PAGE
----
About Us

Our History

The earliest public efforts in Tullahoma to establish library service were conducted by volunteers. The most notable being the members of the Business and Professional Women’s Club. The present library can trace its beginnings to 1947 when Camp Forest offered its book collection to any civic group that would volunteer to form a city library. The American Legion Post and The Veterans of foreign Wars agreed to participate. The county Court appropriated $621.00 for the operational budget and accepted the services of the regional system.

The following year a library board was formed and the library became the Coffee County Library. In the early 1950’s the region began servicing Manchester as a bookmobile station and by 1955 a library was established in Manchester, as a branch of the Coffee County Library. Several temporary quarters were used to house the local library and in 1962 a successful fund drive for a new building was conducted by the Civic and Service Council. A large contribution was received from Mr. and Mrs. Charles Parish and the library was named for Mrs. Parish’s father George Sharp Lannom, Jr. The county contributed $15,000 and the city gave the building lot.

In February 1980 an addition to the building doubled its size adding the present entrance. Children’s area and circulation desk area. This was again funded through the combined efforts of the county, the city, private contributions as well as LSCIA funds. A second addition was completed in 1989 which once more doubled the floor space, bringing the size of the library to 12,000 sq.ft.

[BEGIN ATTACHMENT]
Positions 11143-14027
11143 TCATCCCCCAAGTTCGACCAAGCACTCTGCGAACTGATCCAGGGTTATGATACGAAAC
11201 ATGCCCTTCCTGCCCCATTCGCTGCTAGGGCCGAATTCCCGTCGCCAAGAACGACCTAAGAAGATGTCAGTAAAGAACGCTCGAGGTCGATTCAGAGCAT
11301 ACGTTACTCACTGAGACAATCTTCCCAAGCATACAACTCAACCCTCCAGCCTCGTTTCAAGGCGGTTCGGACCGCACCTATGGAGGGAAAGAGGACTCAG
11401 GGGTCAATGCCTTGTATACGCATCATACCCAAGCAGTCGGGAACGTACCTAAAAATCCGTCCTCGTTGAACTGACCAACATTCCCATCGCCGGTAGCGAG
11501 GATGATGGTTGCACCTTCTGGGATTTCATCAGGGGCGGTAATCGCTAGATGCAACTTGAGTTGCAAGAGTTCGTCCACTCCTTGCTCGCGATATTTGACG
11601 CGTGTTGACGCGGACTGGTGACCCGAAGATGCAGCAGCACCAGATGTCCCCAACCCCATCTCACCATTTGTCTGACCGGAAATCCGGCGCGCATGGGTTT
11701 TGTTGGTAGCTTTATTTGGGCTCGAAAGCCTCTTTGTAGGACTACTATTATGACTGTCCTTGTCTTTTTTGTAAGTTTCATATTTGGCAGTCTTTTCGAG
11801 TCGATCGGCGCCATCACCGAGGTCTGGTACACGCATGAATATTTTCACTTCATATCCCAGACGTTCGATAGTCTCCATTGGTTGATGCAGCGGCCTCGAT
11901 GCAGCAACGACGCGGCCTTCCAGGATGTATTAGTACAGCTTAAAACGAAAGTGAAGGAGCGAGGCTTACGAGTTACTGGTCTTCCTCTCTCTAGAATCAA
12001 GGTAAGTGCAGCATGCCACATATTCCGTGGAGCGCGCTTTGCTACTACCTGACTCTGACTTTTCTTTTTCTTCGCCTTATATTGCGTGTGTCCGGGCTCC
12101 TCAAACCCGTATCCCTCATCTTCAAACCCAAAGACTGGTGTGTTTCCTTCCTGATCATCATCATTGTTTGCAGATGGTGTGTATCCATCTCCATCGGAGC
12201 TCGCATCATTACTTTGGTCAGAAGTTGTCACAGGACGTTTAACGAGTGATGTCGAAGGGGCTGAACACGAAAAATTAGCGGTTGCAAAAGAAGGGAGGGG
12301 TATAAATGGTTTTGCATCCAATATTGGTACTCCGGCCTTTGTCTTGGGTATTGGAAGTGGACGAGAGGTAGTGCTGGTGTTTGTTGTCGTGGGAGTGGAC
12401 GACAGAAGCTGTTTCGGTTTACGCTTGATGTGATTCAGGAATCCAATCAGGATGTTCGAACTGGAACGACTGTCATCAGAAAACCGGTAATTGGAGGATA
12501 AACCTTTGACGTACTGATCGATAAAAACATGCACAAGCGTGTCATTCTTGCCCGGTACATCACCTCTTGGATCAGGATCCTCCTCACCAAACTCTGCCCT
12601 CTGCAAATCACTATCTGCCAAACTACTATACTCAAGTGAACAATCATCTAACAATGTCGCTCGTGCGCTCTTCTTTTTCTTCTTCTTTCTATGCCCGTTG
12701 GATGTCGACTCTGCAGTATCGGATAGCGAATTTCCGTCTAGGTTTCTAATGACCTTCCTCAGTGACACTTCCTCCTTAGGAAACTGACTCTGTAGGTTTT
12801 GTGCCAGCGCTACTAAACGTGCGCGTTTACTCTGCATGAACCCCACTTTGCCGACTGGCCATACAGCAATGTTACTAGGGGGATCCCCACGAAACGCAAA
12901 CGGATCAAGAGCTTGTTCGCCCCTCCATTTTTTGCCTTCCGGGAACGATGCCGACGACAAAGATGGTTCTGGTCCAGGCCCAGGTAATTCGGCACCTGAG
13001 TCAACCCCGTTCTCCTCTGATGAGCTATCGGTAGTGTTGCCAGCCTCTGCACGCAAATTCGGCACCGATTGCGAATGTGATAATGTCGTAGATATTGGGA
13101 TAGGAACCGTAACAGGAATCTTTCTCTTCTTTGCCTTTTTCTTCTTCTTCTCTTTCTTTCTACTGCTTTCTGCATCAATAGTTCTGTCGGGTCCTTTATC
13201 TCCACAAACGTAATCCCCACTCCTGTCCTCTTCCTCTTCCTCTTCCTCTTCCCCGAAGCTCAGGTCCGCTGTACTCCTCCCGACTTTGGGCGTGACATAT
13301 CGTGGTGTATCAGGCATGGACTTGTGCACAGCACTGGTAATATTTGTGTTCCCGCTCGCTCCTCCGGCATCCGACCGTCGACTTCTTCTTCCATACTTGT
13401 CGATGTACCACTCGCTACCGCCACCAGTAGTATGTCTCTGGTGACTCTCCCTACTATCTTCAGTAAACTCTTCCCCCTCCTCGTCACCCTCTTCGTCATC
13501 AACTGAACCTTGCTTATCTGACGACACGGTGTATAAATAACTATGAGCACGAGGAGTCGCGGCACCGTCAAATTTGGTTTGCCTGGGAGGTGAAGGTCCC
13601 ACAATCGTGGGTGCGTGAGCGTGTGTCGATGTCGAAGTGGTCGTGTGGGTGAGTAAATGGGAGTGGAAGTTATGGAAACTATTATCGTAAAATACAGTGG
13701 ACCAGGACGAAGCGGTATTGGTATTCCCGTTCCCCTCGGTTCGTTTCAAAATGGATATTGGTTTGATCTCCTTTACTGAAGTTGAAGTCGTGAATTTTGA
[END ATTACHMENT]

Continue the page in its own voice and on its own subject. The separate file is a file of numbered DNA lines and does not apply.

The library is located in southern rural Tennessee about 75 miles southeast of Nashville. Using 1990 United States Census figures the Tennessee State Library and Archives has determined the official service area population to be 21,864. The city of Tullahoma (1990 population 16,671), supplies the majority of the library patrons, however the library also serves portions of Franklin, Moore, Bedford, and Coffee counties. The area’s largest employer is Arnold Engineering Development Center (AEDC) which provides aeronautical test and research facilities. The remainder of the economy is divided among small manufacturing, service, retail and farming industries as small tech industries and large retirement population. Nearby educational institutions are the University of Tennessee Space Institute and Motlow State Community College. Both maintain their own libraries.

The last decade has seen small but steady population growth with no outstanding variables. Due to the high number of persons at AEDC with its local support facilities, the level of education and income is above average for a midsize Tennessee town.